# Is there a maximum to the amount of disjoint non-measurable subsets of the unit interval with full outer measure?

This question arose a few years back when I was an assistant teacher on a course of basic (Lebesgue) measure theory, but I didn't find an answer or anyone able to solve the problem. The setting of the problem is as follows:

We say that $A$ has full outer measure in the unit interval $[0,1]$ if $$m^\ast(A) = m^\ast([0,1]).$$ How many disjoint subsets of the unit interval with full outer measure can there exist? By the addivity property of the Lebesgue measure these sets have to be non-measurable. In this MO post Gerald Edgar shows that by using the Bernstein set you can compose any measurable subset $A$ of $\mathbb{R} ^n$ into two disjoint subsets, both with full outer measure in $A$. This gives a partial answer of "at least two" to my question.

Question: Can the 'Bernstein set -construction' be modified (or is there some other method) to create $n$ disjoint subsets of $[0,1]$ with full outer measure in the unit interval? Can there exist infinitely many disjoint subsets of the unit interval with full outer measure? If so, then can this family be uncountable?

• On the flip side of this, Shelah (Sh:619) has shown that possibly there is some non null subset $X$ of $[0, 1]$, which cannot be partitioned into uncountably many non null sets! – Ashutosh Jan 26 '14 at 17:32

## 4 Answers

In this article, J. Cichon shows that the real line (and hence the unit interval) can be partitioned into continuum many Bernstein subsets. Of course, any Bernstein set has full outer measure.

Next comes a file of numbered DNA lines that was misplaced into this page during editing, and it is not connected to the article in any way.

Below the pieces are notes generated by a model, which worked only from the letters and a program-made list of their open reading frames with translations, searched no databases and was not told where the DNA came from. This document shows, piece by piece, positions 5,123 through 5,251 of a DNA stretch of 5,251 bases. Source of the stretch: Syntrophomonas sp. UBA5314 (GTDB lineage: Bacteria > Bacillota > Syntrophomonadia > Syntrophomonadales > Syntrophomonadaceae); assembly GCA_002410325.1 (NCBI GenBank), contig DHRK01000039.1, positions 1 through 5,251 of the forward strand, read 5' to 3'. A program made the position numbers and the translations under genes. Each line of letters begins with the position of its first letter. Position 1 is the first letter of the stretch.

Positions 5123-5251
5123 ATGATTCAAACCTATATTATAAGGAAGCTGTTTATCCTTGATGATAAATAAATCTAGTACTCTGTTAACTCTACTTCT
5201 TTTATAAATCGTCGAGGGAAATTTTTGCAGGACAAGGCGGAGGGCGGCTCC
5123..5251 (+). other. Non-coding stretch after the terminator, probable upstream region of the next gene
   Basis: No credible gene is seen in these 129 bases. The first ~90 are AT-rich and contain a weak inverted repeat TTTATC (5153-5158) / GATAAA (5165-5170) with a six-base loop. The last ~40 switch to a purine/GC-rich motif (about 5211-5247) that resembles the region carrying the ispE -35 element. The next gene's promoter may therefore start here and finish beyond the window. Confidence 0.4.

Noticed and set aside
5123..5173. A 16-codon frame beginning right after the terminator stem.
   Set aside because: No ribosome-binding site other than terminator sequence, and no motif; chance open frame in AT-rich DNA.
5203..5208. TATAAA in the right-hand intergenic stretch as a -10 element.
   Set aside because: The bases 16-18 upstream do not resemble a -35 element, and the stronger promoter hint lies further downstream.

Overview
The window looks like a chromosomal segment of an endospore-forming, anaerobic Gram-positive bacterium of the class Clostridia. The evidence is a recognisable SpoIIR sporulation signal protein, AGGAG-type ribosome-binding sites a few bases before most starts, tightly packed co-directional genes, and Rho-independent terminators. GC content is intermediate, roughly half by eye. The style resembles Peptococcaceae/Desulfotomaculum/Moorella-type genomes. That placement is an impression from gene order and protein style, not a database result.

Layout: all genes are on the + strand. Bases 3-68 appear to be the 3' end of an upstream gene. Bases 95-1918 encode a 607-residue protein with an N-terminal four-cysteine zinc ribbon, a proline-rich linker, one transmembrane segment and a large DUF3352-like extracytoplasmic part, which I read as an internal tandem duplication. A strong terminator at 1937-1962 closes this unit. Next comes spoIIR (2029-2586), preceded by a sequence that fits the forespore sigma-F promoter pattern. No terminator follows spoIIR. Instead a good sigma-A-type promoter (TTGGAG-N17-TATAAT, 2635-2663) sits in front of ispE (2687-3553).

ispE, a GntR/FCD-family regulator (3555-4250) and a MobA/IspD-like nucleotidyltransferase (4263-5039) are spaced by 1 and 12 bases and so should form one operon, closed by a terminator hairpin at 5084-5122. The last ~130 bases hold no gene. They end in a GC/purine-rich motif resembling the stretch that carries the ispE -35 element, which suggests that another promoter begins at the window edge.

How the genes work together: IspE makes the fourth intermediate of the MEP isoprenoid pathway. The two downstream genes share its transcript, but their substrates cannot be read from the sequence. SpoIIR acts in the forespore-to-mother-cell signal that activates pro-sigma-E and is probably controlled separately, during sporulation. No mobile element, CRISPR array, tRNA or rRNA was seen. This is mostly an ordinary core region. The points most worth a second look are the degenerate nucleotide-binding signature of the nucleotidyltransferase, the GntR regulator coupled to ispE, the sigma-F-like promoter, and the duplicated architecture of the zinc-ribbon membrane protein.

• Thank you, "it is easy when you know how to do it". I have to say that I find the answer quite astonishing. I would have found the answer "Any finite number can be found." almost natural, especially after the Banach-Tarski paradox, and I even might have accepted the answer "Countably infinite amount of such sets exist." with some peace of mind. But having a continuum of such sets feels just uncanny. I am confused and perplexed, but if I am to believe the words of Eliezer Yudkowsky, acknowledging confusion is an important part in finding understanding. – Rami Luisto Jan 23 '13 at 13:56

In 1917 Luzin and Sierpinski proved there exists continuum many pairwise disjoint subsets of the interval $[0,1]$ such that each of these subsets has outer Lebesgue measure $1.$

Nikolai N. Luzin and Waclaw Sierpinski, Sur une décomposition d'un intervalle en une infnité non dénombrable d'ensembles non mesurables [On a decomposition of an interval into nondenumerably many nonmeasurable sets], Comptes Rendus Académie des Sciences (Paris) 165 (1917), 422-424.

Although I've mentioned this paper in various internet groups several times over the past 10+ years, I don't think I've ever mentioned why I find it so fascinating. First, that such an amazingly strong result was published so early -- little more than a decade after non-measurable sets were known to exist. Second, that such a result is so rarely mentioned in texts that deal with measure theory, despite that fact that very little background is needed to state the result, which can also easily be done in a one-sentence footnote.

• I have to say that I am also impressed by this paper, among other things for the reasons you mentioned. I find it odd that I've never seen it even mentioned. I have to give a hint to my professors that write their own lecture notes for the courses on measure theory. – Rami Luisto Jan 24 '13 at 10:34